What sport has the best playoff atmosphere? | PostIndependent.com

What sport has the best playoff atmosphere?

Glenwood Springs, CO Colorado

Coors Field was definitely rockin’ with the Rockies last fall. … If you caught the Laker game at Utah Friday, that arena was shakin’ (no wonder the refs wouldn’t give Gasol, et al., the calls they got in L.A.) … and of course, the old Mile High Stadium and McNichols Arena nearly defined the phrases “home field” and “home court” advantage. I’ve heard the atmosphere was roaring when the Avs were making their annual playoff runs toward the Stanley Cup.

So how to decide?

If professional wrestling was considered a “sport” (as opposed to a performance), grannies calling for blood would be near the top, along with the engines rapping (and cars wrecking) on race day.

But those aren’t “playoffs,” or I’d vote for the anticipation leading up to one of Ali’s heavyweight fights.

So my vote goes to baseball: Though it was a preface to the playoffs, I’ve never heard ANYTHING come close to explosion that erupted when Todd Helton’s walk-off homer dumped my Dodgers during that Rockies’ run to the Series.

The sport that has the best playoff atmosphere is, without a doubt, college basketball. There is no beating the sheer intensity that March Madness brings with it every night.

On Mad Monday, when everybody skips work to fill out their brackets, it’s completely insane (in a good way). There are also so many rivalries that you can’t keep track of all of them.

There is also the suspense for the teams that are on the “bubble” and teams waiting to see where they fall in terms of seeding.

College basketball’s atmosphere is so great because anything can happen, and the fans know that and will do anything they can to help their team win. No other sport brings that to the table.

The NFL certainly has it figured out.

It is comparable to a game seven every week because there is never any room for error.

It certainly makes for better viewing than what has become an annual rite of passage for the winner of the SEC championship game to go ROLL that dirty program from Columbus, Ohio, in a sunny location on national TV.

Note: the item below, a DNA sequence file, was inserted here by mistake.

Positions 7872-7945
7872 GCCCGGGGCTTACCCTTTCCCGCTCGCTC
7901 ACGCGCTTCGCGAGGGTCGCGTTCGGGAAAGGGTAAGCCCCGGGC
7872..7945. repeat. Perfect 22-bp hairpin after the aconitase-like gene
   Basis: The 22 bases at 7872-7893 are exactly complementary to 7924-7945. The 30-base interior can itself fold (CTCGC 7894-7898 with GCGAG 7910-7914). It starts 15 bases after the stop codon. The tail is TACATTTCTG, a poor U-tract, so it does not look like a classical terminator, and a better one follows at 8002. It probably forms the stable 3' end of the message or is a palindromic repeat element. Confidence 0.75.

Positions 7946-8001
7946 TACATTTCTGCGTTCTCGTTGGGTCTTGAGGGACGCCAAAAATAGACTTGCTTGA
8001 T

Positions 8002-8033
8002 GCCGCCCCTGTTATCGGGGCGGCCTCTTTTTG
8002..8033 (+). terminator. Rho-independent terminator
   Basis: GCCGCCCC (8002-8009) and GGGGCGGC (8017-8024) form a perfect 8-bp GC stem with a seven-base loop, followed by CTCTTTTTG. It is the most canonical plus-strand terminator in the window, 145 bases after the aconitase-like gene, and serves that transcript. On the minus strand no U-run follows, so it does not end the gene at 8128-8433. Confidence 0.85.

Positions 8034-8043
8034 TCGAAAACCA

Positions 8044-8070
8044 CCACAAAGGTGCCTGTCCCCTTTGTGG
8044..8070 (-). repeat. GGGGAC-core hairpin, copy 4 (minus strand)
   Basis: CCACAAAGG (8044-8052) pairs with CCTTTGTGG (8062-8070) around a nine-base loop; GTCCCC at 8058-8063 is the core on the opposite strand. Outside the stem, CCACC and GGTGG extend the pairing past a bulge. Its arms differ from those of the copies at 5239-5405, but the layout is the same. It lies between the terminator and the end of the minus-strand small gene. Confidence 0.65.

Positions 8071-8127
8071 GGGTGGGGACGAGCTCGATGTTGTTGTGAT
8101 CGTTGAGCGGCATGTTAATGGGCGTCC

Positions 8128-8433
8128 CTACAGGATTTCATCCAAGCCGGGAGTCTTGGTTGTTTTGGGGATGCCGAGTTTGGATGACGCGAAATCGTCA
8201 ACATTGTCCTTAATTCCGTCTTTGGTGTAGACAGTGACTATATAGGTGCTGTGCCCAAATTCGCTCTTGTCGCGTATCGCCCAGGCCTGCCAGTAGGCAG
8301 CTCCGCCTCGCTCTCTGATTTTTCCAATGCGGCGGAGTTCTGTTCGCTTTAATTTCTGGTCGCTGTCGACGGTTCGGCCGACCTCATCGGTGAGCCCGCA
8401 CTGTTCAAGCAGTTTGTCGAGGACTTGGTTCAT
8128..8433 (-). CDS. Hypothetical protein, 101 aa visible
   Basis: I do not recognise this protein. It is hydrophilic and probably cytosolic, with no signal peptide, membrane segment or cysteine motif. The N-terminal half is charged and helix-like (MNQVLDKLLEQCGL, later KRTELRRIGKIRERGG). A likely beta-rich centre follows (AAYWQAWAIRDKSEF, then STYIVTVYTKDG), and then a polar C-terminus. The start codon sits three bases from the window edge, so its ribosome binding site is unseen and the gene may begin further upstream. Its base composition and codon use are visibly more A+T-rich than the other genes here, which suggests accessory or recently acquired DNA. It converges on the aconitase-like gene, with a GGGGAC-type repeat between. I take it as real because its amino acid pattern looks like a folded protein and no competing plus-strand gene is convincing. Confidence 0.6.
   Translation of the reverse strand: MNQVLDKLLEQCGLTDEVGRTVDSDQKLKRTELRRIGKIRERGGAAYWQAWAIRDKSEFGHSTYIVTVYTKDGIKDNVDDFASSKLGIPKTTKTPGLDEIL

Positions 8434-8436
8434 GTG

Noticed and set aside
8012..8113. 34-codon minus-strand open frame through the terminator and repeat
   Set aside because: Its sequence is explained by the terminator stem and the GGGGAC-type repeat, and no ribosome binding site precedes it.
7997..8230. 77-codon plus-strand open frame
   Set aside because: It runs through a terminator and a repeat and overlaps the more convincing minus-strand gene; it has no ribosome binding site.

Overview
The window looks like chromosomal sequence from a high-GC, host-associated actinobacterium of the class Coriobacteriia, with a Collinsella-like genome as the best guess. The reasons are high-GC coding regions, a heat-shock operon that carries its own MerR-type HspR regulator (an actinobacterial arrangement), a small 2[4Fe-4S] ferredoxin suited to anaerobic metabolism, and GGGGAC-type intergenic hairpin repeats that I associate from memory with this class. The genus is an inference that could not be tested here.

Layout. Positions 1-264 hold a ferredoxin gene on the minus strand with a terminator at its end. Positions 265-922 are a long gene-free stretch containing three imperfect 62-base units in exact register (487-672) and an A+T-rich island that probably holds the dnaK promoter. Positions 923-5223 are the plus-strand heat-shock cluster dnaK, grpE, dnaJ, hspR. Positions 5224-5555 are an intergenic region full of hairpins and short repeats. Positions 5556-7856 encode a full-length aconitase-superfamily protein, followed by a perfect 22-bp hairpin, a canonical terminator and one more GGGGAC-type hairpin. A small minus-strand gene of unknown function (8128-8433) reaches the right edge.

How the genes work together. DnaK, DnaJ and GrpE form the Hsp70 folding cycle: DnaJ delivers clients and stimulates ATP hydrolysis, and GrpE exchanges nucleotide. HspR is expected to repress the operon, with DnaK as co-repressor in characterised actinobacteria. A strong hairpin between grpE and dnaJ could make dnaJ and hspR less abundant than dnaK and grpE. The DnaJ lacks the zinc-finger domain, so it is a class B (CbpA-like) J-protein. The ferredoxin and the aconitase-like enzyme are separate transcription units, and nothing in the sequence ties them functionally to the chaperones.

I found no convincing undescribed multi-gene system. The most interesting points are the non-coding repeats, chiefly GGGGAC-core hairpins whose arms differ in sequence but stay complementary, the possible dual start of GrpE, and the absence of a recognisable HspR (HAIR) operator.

What an embarrassment, huh llama?

The other current playoff systems are enjoyable as well, but I hate hearing an announcer say that a team is going to rest a star because game four really doesn’t matter.

I understand the need for more revenue, but perhaps if you didn’t guarantee these athletes so much money you wouldn’t need quite as many games during the season to crown a champion.

There are only two guarantees in sports these days: OSU and USC are on the same athlete payment plan, and Spartie will choke when Big Ten play starts.

Go get ’em, Darryl Clark.

Playoffs … playoffs?

Every sport we know has to come to an end. Thus, someone created the playoffs.

But which one is better to be around? There are two that I love for sure.

Football has always been a place for excitement and energy, but during the playoffs, it’s even worse. Every play, every call and everything is more important than the regular season. Not to mention the games themselves are some of the most exciting around.

Hockey would have to be the other. The sound of the puck hitting the ice and fans screaming nonstop at the top of their lungs, nothing else beats it. There is just something about the sounds of a hockey game that makes it better to be there in person.

Falling prey to a cardiac arrest or two while watching a four-overtime NHL playoff game between my San Jose Sharks and Dallas Stars reintroduced me to the intensity of the hockey playoffs.

Every surge, every power play, every shot-on-goal, every mind-blowing save by Evgeni Nabokov and Marty Turco rendered me breathless. And, being an elimination game (for the Sharks, that is), sudden death ended in the death of a season for my team.

Still, anticipation of that game-breaking play is one of the most exciting fan moments in all of sports. All it takes is one failed clear attempt or fatigue-induced giveaway and the game is over.

Maybe next year, Sharks.


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